[109] Ontario’s Family Law Act states that “an order for the support of a spouse should recognize the spouse’s contribution to the relationship and the economic consequences of the relationship for the spouse.” (FLA, note 23 at 33(8)(a). A similar provision is found in the Divorce Act, note 7 at 15.2(6)(a).) See also Canadian Divorce Law and Practice, Vol. 3: Spousal Support, 2nd ed. by James C. MacDonald, Ann C. Wilton & Noel Semple (Toronto: Carswell, 2009), Overview and Chapter 6; Semple, note 15.

[110] Rogerson, Beginning the Discussion, note 69 at 59.

[111] Rogerson and Thompson, Spousal Support Advisory Guidelines (Final Version), note 69 at 113.

[112] McMurtry et al., note 2 at 21.

[113] The second- and third- most common problems were “wills and powers of attorney problems” and “housing or land problems” respectively (McMurtry et al., note 2 at 21).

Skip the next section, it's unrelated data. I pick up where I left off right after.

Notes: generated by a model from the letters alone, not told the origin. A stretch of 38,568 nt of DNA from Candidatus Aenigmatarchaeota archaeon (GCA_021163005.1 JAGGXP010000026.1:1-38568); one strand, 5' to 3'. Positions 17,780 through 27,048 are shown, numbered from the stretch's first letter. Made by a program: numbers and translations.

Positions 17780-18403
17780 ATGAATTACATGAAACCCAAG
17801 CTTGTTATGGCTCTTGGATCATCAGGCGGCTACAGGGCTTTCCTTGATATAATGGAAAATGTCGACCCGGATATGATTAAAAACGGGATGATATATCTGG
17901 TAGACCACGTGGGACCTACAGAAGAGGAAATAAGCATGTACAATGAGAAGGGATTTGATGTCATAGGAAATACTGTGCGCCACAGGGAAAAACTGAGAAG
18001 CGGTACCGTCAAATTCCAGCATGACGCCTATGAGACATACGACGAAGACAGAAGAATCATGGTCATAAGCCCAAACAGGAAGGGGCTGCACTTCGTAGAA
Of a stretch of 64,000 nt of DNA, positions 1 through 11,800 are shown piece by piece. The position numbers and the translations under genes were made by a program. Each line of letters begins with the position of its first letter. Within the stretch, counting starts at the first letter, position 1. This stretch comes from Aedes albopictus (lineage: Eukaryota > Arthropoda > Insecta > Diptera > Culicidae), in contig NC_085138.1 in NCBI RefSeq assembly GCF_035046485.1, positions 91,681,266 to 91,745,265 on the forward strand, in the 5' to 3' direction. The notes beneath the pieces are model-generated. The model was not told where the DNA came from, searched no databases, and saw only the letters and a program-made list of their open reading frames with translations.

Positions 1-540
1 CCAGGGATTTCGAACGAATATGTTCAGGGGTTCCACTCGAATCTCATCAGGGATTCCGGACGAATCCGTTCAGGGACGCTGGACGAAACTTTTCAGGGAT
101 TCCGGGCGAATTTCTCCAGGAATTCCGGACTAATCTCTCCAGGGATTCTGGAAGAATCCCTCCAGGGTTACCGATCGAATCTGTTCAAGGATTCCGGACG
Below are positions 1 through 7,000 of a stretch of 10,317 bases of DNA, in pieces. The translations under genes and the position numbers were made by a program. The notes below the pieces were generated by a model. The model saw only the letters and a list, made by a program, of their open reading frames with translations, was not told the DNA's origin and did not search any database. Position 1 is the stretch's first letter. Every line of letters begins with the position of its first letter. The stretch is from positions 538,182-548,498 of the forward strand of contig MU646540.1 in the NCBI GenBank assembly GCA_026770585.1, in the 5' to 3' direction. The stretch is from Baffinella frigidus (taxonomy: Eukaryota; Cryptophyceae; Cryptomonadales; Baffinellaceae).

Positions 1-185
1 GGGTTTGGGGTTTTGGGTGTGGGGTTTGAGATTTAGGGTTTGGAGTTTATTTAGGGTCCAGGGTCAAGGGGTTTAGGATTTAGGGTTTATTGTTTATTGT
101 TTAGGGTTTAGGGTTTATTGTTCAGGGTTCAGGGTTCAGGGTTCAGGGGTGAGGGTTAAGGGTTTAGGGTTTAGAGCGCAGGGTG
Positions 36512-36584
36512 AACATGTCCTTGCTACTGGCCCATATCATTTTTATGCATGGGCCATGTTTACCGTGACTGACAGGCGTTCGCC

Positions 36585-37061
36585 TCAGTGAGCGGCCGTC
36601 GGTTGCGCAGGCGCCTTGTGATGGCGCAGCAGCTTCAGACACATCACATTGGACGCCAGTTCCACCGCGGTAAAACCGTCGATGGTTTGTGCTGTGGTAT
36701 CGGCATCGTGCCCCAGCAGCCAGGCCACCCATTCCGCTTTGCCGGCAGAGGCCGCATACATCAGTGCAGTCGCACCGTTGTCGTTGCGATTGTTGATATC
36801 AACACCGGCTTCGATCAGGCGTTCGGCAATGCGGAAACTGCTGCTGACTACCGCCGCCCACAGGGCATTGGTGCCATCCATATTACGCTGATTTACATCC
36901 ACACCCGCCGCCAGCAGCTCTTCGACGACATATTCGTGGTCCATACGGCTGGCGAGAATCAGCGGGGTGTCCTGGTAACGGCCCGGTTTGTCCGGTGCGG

[114]Ontario Civil Legal Needs: Quantitative Research, note 59 at 68.

[115] Ontario Civil Legal Needs: Quantitative Research, note 59 at 46. It should be noted that the size of this subsample was small (76 respondents).

[116] Two long-term studies involving “children of divorce” and focusing on the effects of divorce upon them reached opposite conclusions. Wallerstein et al. found strong negative impacts on many children (Judith S. Wallerstein, Julia Lewis and Sandra Blakeslee, The unexpected legacy of divorce : a 25 year landmark study, 1st ed. (New York: Hyperion, 2000)). Heatherington and Kelly reached more optimistic conclusions (E. Mavis Hetherington and John Kelly, For better or for worse : divorce reconsidered (New York: W.W. Norton, 2002)).